We had an interesting outage today on one of our client's websites. Out of nowhere, the website was inaccessible. The website runs by itself on a dedicated physical Windows 2003 R2 server (probably overkill, I know, but that's a discussion for a different day). After restarting IIS and ColdFusion Application Service, the problem came back several times. My initial thought was that it was a DNS issue, which happens occasionally - the last time it happened was after Hurricane Sandy when we our ISP was out, and we had to make some network config changes. But, it was not a DNS issue. My second thought was that it was a DDOS attack, but, there's very little reason anyone would want to take this site down. When we called our ISP, the operator on the other end noted that traffic was spiking significantly. As it turned out, the client had unintentionally caused a DDOS on the website, after they FTPed a very large video file, and then mass emailed a link to it. Hundreds of people clicked the link and brought the site to its knees.

I am primarily a Website Programmer, but I often have to contribute to server administration at times. Sadly, I'm the resident ColdFusion and IIS expert, but I don't have a lot of experience with this issue. What are some basic steps that I can take to prevent this from happening in the future, since we cannot always control what files the client posts to the website.

Here are some ideas I had, but I'm unsure of the impact:

  1. Limit the number of connections in IIS.
  2. Put media files on a separate server (like an Amazon site, etc.).
  3. File requests of this type currently behind a server-script (i.e. /www.site.com/viewFile.cfm?fileId=1424545, where the fileId references a file off the webroot) that logs requests, and pushes the file to the browser using CFCONTENT. I could edit this script to reject requests when they exceed a certain amount in a given time-frame (i.e. a 5MB can be accessed globally 10 times in an hour). This may cause some users frustration, but, if hundreds of users are attempting to view the file, the site is going to crash anyways, as it did today, which is way more frustrating, since there is no "pretty" message explaining why they can't get to the file.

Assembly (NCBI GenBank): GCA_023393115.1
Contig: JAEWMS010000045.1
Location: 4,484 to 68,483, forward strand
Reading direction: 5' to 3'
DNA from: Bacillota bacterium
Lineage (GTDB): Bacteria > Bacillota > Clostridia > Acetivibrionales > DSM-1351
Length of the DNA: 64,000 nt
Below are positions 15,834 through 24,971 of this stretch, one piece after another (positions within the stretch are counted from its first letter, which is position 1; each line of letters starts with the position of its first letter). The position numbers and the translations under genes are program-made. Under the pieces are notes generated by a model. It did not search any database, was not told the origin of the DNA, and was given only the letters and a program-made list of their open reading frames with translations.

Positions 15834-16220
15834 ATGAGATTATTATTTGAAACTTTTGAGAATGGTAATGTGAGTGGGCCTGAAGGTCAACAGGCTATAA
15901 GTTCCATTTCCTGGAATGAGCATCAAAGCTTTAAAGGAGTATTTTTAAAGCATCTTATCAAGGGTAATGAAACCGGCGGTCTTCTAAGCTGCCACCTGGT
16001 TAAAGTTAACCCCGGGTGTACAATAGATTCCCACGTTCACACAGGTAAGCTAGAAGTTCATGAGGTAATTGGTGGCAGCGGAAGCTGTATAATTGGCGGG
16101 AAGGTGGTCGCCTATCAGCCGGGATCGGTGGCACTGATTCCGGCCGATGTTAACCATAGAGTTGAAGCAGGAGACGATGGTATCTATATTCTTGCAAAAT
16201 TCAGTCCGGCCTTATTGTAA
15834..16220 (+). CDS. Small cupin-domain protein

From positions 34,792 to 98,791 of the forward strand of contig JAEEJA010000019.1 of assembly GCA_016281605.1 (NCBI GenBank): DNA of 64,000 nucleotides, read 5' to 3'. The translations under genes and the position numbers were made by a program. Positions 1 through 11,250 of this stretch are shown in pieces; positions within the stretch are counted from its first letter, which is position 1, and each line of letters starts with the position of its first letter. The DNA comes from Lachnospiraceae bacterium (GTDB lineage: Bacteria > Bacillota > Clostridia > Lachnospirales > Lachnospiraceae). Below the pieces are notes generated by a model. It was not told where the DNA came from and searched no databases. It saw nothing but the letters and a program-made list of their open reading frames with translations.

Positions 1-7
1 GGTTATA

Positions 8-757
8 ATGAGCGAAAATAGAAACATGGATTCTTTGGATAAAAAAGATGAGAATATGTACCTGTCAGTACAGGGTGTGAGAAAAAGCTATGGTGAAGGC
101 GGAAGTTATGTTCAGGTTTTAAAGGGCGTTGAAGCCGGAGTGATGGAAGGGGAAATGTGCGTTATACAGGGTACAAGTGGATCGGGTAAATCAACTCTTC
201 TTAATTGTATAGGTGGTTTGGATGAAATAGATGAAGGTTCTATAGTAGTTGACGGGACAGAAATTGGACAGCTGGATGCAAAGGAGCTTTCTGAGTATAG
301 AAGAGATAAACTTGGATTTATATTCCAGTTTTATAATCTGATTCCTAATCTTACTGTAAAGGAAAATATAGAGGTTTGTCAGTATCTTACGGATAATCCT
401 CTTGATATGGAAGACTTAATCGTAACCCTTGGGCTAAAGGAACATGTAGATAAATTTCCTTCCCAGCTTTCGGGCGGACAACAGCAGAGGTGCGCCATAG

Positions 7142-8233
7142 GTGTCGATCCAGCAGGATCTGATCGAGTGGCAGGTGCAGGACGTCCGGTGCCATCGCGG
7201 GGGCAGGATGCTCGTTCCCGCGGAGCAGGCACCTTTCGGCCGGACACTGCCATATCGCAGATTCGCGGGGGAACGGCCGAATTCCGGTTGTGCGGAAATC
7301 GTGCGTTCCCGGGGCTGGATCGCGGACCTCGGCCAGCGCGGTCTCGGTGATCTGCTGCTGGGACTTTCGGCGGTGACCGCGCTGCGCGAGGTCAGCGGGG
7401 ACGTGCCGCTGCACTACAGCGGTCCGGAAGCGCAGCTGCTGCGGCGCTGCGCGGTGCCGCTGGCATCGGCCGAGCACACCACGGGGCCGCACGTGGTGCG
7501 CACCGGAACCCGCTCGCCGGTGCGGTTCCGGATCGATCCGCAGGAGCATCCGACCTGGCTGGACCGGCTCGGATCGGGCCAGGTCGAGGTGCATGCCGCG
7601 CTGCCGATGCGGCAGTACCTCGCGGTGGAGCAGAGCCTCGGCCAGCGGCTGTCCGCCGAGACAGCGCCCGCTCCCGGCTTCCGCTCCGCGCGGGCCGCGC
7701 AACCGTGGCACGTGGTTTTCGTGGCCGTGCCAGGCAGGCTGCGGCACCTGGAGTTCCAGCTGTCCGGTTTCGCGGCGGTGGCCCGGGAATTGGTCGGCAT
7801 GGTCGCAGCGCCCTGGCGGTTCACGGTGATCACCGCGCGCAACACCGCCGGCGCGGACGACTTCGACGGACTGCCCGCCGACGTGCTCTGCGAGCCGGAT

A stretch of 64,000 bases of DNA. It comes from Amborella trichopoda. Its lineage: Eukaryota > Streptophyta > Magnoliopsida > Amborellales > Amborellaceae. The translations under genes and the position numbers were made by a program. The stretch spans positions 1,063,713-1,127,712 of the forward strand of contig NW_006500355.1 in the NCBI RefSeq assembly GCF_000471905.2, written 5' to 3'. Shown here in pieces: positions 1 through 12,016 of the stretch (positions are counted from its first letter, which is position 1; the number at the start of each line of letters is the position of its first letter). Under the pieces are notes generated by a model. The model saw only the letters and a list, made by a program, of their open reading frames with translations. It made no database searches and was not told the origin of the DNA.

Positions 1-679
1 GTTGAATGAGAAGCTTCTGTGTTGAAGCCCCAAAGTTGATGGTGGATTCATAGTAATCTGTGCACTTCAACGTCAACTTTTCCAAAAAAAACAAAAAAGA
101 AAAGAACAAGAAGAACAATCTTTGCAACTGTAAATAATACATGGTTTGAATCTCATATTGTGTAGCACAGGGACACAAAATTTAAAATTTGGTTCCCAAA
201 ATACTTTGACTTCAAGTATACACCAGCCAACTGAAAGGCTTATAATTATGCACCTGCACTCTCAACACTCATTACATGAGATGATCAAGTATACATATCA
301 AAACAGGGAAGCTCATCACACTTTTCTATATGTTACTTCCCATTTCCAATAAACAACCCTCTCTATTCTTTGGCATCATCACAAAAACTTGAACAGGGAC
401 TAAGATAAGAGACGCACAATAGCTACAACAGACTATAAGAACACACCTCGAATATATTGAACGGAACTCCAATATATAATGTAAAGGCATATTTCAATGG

4. Update Request Tuning settings in ColdFusion Administrator. Maximum number of simultaneous Template requests is currently set to 20. I could reduce this number to something like 5 just to prevent occurrences like this, but that would likely have an adverse affect on normal use of the website.

I'm open to any suggestions, as I'm continuing my research to report to the CTO with the best options, so that we can put a solution into effect.

Thank you.

UPDATE: Usage Report from the time surrounding the outage:

Usage Report

  • 2
    Windows Server 2000 is past end of life and hasn't gotten a security update in a year and a half - you may want to consider an upgrade. Anyway, it sounds like your bandwidth was saturated - how much bandwidth is available to that system? – Shane Madden Nov 30 '12 at 3:04
  • Whatever you do you need to take the user experience into account, not just the technical aspects. Some type of rate/bandwidth limiting might work. As for rejecting requests based on load, that doesn't sound like a good idea. The only reason I'd ever come back to a web site where I was previously rejected is if I had a job requirement to do so. If I can't get what I need from a web site on the first try within about 7 seconds I'm moving on and am probably never coming back. – joeqwerty Nov 30 '12 at 3:35